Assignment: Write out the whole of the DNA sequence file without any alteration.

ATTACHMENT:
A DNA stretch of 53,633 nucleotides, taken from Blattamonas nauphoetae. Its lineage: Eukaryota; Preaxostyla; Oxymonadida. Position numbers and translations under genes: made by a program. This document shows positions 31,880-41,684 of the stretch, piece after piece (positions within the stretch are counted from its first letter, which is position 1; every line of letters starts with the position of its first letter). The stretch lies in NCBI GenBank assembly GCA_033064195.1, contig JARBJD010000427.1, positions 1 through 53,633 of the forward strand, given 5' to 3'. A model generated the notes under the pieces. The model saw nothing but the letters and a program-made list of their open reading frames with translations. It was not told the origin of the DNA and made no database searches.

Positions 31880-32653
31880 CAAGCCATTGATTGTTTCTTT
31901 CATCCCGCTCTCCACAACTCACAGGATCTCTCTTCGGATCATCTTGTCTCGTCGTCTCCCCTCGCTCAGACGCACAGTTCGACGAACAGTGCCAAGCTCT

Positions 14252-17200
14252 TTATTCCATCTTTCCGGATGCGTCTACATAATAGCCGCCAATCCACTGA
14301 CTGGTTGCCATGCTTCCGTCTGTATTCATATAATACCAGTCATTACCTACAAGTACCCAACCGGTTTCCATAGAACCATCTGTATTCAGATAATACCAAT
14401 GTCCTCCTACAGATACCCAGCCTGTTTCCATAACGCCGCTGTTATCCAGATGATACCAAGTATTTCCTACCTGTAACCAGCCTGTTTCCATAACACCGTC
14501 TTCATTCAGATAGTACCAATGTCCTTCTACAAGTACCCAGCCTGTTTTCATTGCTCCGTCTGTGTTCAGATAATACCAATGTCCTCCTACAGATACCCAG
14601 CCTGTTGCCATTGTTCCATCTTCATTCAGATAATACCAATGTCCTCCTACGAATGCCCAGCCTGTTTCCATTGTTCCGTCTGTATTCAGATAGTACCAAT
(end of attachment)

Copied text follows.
A DNA stretch of 53,633 nucleotides, taken from Blattamonas nauphoetae. Its lineage: Eukaryota; Preaxostyla; Oxymonadida. Position numbers and translations under genes: made by a program. This document shows positions 31,880-41,684 of the stretch, piece after piece (positions within the stretch are counted from its first letter, which is position 1; every line of letters starts with the position of its first letter). The stretch lies in NCBI GenBank assembly GCA_033064195.1, contig JARBJD010000427.1, positions 1 through 53,633 of the forward strand, given 5' to 3'. A model generated the notes under the pieces. The model saw nothing but the letters and a program-made list of their open reading frames with translations. It was not told the origin of the DNA and made no database searches.

Positions 31880-32653
31880 CAAGCCATTGATTGTTTCTTT
31901 CATCCCGCTCTCCACAACTCACAGGATCTCTCTTCGGATCATCTTGTCTCGTCGTCTCCCCTCGCTCAGACGCACAGTTCGACGAACAGTGCCAAGCTCT

Positions 14252-17200
14252 TTATTCCATCTTTCCGGATGCGTCTACATAATAGCCGCCAATCCACTGA
14301 CTGGTTGCCATGCTTCCGTCTGTATTCATATAATACCAGTCATTACCTACAAGTACCCAACCGGTTTCCATAGAACCATCTGTATTCAGATAATACCAAT
14401 GTCCTCCTACAGATACCCAGCCTGTTTCCATAACGCCGCTGTTATCCAGATGATACCAAGTATTTCCTACCTGTAACCAGCCTGTTTCCATAACACCGTC
14501 TTCATTCAGATAGTACCAATGTCCTTCTACAAGTACCCAGCCTGTTTTCATTGCTCCGTCTGTGTTCAGATAATACCAATGTCCTCCTACAGATACCCAG
14601 CCTGTTGCCATTGTTCCATCTTCATTCAGATAATACCAATGTCCTCCTACGAATGCCCAGCCTGTTTCCATTGTTCCGTCTGTATTCAGATAGTACCAAT